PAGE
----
Higher education is increasingly seen as an expanding ecosystem of products that meet various needs. The traditional degree forms a central hub of long-term value for most learners with micro credentials being enhancers to this standing process for its students, institutions, and faculty. For other learners not pursuing a four-year degree, micro credentials, stacked or otherwise, can be a more targeted and lower cost option to secure meaningful employment. However, higher education institutions should also pay close attention to views among the administration that strictly support micro credentials because of the perceived monetary value. Although it is understood new revenue streams will always remain a priority within academic institutions as they navigate fluctuations in enrollment and maintaining academic integrity. Assigning micro credentials as a “cash cow” would set unfair expectations in an already challenging market for educators and possibly alienate students who want specific training at low cost.

Though not explicitly stated in the literature, a best practice synthesized from it is educational institutions might consider outsourcing micro credentials as a sensible option, especially if they are being used to open doors of external opportunity. Given the value employers place upon the recognizability and credibility of the institution granting the credentials (Selvaratnam & Sankey, 2020; Ashcroft et al., 2021), as well as the time investment needed to maintain their integrity and keep its content updated (Carey & Stefaniak, 2018), it is hard to say that higher education institutions should automatically choose to create their own micro credentials and the accompanying systems to maintain them. Under the right conditions, a vendor-supplied product may offer significant value and quality, particularly if the institution is an informed consumer. Part of achieving this is understanding the industry’s current state.

The value of micro credentials noted in the literature cannot be extrapolated to mean micro credentials are generally valuable or make sense in other contexts, mainly due to the lack of theoretical research. The majority of the existing literature is empirical, and the existing theoretical research focuses considerably on opinions and narratives. However, a general takeaway is that micro credentials can have clear currency when they are aligned with high demand skills employers seek, especially when the shortage is acutely felt. On the other hand, it is reasonable to surmise that skill gaps that are less acutely felt will attract correspondingly less intense interest from employers. Further still on this spectrum, if we conclude micro credentials derive their value to employers from meeting their skills gaps, higher educational professionals should also not expect that simply creating their own micro credentials or adding them to a program means they have value external to the granting institution. Within the walls of a higher education institution, micro credentials may have pedagogical value in affecting student learning and motivation, but this is a separate consideration. And while some scholars may rightfully assert higher education is more than meeting employment needs of industry, it should also be acknowledged a common accreditation metric applied to the industry is employment outcomes of an institution’s graduates.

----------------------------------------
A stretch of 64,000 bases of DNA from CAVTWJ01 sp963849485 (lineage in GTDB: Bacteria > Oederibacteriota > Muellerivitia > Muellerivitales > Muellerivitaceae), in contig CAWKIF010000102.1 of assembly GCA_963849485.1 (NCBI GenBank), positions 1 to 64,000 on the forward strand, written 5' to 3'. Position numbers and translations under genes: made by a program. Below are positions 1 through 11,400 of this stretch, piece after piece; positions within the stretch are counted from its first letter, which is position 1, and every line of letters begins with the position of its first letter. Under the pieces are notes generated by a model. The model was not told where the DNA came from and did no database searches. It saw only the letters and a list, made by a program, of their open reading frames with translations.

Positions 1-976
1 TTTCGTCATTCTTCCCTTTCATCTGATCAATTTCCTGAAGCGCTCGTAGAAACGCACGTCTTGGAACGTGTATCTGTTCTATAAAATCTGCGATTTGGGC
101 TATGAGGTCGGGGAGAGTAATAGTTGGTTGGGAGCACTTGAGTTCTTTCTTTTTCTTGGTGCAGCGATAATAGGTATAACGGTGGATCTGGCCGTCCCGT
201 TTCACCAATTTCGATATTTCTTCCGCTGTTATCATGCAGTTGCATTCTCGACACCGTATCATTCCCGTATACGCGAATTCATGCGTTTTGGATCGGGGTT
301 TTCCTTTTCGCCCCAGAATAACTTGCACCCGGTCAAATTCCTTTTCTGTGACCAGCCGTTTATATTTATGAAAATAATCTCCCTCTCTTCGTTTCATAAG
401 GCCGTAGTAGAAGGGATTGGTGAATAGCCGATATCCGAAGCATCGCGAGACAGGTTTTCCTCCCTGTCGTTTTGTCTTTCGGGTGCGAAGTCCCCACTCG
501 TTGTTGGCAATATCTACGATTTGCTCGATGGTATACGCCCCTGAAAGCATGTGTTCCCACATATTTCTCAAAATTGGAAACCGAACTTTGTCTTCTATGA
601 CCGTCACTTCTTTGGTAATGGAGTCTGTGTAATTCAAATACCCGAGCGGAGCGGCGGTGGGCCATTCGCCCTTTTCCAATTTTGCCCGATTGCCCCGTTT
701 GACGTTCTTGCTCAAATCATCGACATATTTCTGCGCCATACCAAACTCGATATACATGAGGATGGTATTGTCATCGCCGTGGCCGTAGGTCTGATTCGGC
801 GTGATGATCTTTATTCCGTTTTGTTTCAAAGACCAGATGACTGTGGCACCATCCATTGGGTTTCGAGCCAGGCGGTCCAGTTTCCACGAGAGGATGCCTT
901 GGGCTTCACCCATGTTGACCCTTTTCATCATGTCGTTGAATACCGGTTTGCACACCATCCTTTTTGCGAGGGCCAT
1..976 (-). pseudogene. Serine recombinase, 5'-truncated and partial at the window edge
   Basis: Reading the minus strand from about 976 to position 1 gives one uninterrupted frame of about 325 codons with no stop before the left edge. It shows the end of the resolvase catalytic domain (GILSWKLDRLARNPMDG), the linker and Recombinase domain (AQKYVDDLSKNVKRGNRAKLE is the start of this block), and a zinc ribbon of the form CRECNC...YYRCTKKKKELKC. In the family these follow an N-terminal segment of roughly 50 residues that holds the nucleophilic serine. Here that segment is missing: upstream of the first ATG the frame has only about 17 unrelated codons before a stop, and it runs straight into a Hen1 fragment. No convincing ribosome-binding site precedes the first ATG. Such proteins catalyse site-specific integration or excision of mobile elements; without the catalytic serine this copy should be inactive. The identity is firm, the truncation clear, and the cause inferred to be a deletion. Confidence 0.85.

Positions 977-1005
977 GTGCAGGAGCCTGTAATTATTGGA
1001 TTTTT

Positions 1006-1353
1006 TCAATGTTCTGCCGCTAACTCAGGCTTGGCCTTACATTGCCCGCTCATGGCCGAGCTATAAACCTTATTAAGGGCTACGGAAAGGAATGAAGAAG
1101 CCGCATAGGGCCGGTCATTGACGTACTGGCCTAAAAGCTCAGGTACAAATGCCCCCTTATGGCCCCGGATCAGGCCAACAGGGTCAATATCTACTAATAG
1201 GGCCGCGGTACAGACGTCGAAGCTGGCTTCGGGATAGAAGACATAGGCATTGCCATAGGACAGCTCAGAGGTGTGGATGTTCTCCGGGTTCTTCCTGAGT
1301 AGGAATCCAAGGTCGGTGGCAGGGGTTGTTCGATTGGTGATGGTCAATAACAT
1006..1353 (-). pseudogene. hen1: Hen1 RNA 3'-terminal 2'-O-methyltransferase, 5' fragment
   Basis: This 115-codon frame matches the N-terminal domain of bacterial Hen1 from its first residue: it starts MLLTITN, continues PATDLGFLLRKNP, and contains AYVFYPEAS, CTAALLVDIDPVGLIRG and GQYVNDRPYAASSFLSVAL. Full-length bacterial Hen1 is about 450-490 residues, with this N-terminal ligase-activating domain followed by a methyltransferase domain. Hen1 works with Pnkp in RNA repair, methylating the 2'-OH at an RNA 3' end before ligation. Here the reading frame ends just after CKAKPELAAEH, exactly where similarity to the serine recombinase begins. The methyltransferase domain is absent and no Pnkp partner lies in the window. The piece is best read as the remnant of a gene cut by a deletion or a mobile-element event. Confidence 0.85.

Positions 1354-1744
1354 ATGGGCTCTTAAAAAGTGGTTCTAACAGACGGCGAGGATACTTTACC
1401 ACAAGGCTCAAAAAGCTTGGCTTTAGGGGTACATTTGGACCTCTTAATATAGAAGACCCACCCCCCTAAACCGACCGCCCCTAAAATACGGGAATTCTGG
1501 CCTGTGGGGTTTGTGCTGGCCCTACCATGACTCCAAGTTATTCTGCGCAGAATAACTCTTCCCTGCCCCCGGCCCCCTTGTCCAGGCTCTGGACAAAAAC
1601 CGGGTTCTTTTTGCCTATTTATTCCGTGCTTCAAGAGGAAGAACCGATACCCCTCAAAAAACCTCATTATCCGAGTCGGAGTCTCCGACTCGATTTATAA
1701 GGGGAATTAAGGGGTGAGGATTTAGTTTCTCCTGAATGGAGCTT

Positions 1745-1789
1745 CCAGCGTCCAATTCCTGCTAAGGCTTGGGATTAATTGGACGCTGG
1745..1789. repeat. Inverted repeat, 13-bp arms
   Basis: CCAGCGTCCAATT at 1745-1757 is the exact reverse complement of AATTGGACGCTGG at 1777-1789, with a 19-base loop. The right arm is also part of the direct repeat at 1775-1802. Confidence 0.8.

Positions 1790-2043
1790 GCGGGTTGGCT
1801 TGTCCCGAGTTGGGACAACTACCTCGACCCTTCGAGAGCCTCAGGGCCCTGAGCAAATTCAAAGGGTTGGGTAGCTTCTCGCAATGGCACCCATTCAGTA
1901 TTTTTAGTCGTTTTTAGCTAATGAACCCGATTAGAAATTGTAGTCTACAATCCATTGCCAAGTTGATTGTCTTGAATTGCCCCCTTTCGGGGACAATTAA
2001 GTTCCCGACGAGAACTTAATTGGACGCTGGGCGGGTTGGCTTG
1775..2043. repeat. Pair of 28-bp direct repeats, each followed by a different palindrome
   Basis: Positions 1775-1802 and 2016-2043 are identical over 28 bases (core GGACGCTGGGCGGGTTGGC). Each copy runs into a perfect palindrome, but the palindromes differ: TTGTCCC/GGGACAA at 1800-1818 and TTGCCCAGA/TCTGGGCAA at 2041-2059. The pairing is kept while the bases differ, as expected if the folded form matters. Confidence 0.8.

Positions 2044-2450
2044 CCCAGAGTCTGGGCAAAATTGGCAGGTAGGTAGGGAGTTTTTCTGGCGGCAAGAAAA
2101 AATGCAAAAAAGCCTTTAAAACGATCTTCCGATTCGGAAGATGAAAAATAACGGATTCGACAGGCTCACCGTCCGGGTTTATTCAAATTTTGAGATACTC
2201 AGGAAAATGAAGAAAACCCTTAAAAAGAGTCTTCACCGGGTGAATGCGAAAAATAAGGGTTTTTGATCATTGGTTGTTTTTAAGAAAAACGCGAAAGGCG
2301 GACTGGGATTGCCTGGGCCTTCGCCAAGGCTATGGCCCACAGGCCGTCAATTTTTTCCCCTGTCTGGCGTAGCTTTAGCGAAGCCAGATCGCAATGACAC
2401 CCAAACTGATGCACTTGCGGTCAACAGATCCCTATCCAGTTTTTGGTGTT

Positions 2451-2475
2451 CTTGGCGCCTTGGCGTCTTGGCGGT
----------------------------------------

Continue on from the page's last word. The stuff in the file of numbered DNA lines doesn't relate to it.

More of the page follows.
As with any research study, there are inherent limitations. First, this study only included peer reviewed papers. No grey literature was included. The intent of the research limitation was to include studies in which micro credentials were introduced as an intervention in higher education, rather than anecdotal evidence, in order to ensure results were based on assessments. However, it is possible a few conference proceedings could exist. Further, only papers published in English were included. Additional papers could exist in the literature that were published in other languages.

Based on the key findings, there is considerable research that could be conducted to further fill the gaps in the literature. Most prominently is the lack of theoretical research to measure the impact and benefits of micro credentials. In addition, there is also a lack of a framework for implementing micro credentials in higher education. Many studies discussed the potential for scaffolding multiple micro credentials, yet they lacked detail on the best practices for implementation. Likewise, strategies for measuring learning gains and/or outcome mastery was mostly subjective and opinion based. Further studies should be conducted to provide a more standardized approach to measuring the impact of micro credentials on learning and knowledge retention. Existing studies were also conducted with very small sample sizes without control groups. Larger studies, perhaps in foundational courses where enrollment is higher, would provide stronger evidence of the impact of micro credentials. Finally, several studies mentioned the importance of creating a portfolio of micro credentials without providing a framework or best practices. Future research should also be conducted to determine best practices that would be preferred by employers.